Some diarrheal and otitis isolates, once thought to be atypical V. cholerae non-O1 (sucrose-negative), are now recognized as a separate species, V. mimicus (Davis et al., 1981; Shantera et al., 1983). Members of the species may produce cholera-like enterotoxins. V. mimicus can be identified by biochemical procedures used for the identification of V. cholerae (Elliot et al., 1998).

Contents

Vibrio parahaemolyticus

V. parahaemolyticus is a halophilic bacterium found naturally in estuarine waters and animals. It was first described as the cause of gastroenteritis in Japan (Fujino et al., 1951) and was first found in the United States by Baross and Liston (1968) in the estuarine waters of Puget Sound. It has a worldwide distribution in estuarine and coastal environments and has been isolated from many species of fish, shellfish, and crustaceans. V. parahaemolyticus has been implicated in numerous outbreaks of seafood-borne gastroenteritis in the United States. Between 1971 and 1978, crab, oyster, shrimp, and lobster were implicated in 14 outbreaks, which may have resulted from the consumption of raw or insufficiently heated seafood or properly cooked seafood contaminated after cooking. The FDA method of enumeration uses an MPN format (Elliott et al., 1998).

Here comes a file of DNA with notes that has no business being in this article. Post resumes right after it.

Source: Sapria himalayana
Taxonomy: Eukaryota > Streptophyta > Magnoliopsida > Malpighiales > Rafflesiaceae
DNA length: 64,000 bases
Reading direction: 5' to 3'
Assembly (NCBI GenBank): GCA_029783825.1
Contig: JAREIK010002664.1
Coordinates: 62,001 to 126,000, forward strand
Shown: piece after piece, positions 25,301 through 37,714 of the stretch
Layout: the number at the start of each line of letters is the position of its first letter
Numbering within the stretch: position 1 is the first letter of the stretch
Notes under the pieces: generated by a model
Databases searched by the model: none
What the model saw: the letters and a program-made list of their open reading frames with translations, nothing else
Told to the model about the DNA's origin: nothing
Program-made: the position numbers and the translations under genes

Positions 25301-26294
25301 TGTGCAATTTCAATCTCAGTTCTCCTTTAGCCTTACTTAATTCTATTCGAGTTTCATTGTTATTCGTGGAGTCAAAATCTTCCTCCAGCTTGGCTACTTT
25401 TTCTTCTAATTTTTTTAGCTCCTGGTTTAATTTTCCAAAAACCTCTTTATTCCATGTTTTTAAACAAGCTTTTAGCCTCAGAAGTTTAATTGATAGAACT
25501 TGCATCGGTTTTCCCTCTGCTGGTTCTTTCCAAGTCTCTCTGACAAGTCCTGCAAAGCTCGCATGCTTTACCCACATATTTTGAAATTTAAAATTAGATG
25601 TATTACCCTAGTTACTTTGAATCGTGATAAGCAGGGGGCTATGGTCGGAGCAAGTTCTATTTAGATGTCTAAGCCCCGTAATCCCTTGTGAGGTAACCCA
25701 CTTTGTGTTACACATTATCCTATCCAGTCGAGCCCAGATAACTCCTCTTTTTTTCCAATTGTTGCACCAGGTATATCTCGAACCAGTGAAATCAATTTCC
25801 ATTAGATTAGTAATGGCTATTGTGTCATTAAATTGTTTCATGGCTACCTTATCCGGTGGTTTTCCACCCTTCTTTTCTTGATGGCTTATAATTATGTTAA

Contents

Vibrio vulnificus

V. vulnificus is a halophilic bacterium found in the estuarine environment and is similar phenotypically to V. parahaemolyticus (Oliver, 1989). The species was first described as "lactose-positive" because most strains ferment lactose and are o-nitrophenyl-b -D-galactosidase (ONPG) positive. It causes food-borne and wound disease, either of which may progress to rapidly fatal septicemia in individuals with liver disease (cirrhosis) or other underlying illnesses such as diabetes. Raw oysters are the major source of food-borne disease caused by V. vulnificus. The FDA method of enumeration uses an MPN series confirmed by biochemical testing or an immunological test, such as the ELISA, with monoclonal antibody to a species-specific intracellular antigen (Elliott et al., 1998).

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Other Vibrio species